What national and state issues affect York County and how?
David Swenson: We have a growing population and growing opportunity for people to find meaningful, sustainable employment, but we don’t always have the people to fill those jobs, especially in areas like healthcare, retail, and even production.
That means we creating and sustaining an educated, motivated workforce that builds on our long record of productivity as a working community, but it also means we need to turn to legal immigration, too, especially as the demand grows in areas where people can’t be replaced by technology.
Of course, international trade is always important and from a South Carolina perspective, that’s really grown with the growth of aerospace and automotive suppliers, plus all the diversity we have right here in York County and just over the border.
And naturally, what happens here happens between Washington, DC, and the governments of our major trading partners. Some of this we can’t control, but a lot of that we can, by having the infrastructure in place for industrial success. Along with the right people, that means physical transportation and the information superhighway, including safe, secure wired and wireless digital infrastructure.
What challenges and opportunities does York County face in terms of quality of life and economic development and how are they being addressed?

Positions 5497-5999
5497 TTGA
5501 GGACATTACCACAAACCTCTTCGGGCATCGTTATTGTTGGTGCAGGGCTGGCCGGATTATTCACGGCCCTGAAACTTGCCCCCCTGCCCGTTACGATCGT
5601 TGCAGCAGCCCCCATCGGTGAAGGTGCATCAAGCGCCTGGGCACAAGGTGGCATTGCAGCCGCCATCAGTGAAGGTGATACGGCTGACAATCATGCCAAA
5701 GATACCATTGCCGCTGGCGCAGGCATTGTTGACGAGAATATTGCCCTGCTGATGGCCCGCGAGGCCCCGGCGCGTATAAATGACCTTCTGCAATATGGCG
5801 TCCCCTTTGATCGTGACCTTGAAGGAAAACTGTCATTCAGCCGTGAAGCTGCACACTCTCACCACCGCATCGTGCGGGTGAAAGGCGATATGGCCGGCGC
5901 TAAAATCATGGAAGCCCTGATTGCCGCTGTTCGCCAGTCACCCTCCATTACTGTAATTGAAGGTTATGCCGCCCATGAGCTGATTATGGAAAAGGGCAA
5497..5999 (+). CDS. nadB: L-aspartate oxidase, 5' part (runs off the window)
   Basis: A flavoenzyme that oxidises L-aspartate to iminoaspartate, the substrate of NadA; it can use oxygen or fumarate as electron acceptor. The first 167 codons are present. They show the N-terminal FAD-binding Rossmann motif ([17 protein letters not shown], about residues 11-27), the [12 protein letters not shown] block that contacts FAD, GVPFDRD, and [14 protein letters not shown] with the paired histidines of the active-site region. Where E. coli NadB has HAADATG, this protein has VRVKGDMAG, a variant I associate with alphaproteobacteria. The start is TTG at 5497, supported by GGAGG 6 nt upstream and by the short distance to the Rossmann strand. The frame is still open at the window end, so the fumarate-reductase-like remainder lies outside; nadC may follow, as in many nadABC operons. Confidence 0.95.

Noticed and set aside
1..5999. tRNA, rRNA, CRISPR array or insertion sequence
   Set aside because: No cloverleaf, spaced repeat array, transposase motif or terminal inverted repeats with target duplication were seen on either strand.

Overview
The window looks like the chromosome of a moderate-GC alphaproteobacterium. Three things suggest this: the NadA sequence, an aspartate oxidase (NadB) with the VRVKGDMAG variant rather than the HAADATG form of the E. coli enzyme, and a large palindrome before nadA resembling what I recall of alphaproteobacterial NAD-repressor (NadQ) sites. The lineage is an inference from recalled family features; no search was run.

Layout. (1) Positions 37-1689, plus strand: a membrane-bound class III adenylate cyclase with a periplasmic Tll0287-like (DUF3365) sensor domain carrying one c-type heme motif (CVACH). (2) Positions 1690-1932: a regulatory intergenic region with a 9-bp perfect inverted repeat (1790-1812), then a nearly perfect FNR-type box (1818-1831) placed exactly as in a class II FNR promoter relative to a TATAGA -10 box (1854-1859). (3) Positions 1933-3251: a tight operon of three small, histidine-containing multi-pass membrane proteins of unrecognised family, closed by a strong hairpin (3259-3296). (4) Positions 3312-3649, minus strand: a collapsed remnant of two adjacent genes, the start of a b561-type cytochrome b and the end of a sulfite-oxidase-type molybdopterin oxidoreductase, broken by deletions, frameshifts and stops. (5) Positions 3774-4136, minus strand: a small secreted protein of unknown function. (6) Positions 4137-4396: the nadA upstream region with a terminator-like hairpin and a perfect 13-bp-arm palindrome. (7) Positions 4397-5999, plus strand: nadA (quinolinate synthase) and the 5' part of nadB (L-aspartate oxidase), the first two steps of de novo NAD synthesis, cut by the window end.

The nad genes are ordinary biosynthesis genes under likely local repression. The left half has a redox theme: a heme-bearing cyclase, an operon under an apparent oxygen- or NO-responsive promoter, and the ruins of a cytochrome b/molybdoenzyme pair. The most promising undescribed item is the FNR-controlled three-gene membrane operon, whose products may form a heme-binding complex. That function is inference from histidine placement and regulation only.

David Swenson: Do we have enough of what the community needs to balance quality of life with economic growth and opportunity? Do we raise enough funds now through fees and taxation to finance what we need to sustain a dynamic, responsive approach to growth in education and infrastructure and recreational demands without stifling private investment? Can we sustain that?
I’m optimistic we can. We already have a powerful track record. A great example is the success of our Pennies for Progress road improvement sales tax and the highway improvements its financed. We also already have Cherry Park and Manchester Meadows and now an indoor sports complex is under construction in Rock Hill. That will help us build on our already strong sports tourism business in the county along with providing local residents great opportunities.
The Anne Springs Close Greenway is a great example of preserving outdoor options and I think it also sets the tone for the future. We have a robust cultural community, including the first state-recognized cultural district in downtown Rock Hill that serves as the focal point for galleries, theaters, studios and public art and performances.
I’d like to note that we’re a little different than a lot of areas in the state in how private developer-driven we are, rather than more of a focus on public funding. That’s actually been to our advantage. Our developers are very attuned to securing and preparing land and permits, and we’ve been very successful at leveraging grants and other funds for road improvements that can come along with that.
Finally, it’s worth noting that most of this is on the eastern side of the county, in and around the communities along I-77 itself. Now we’re also expanding how we can do more on the western side of the county, from Lake Wylie on over to the Broad River.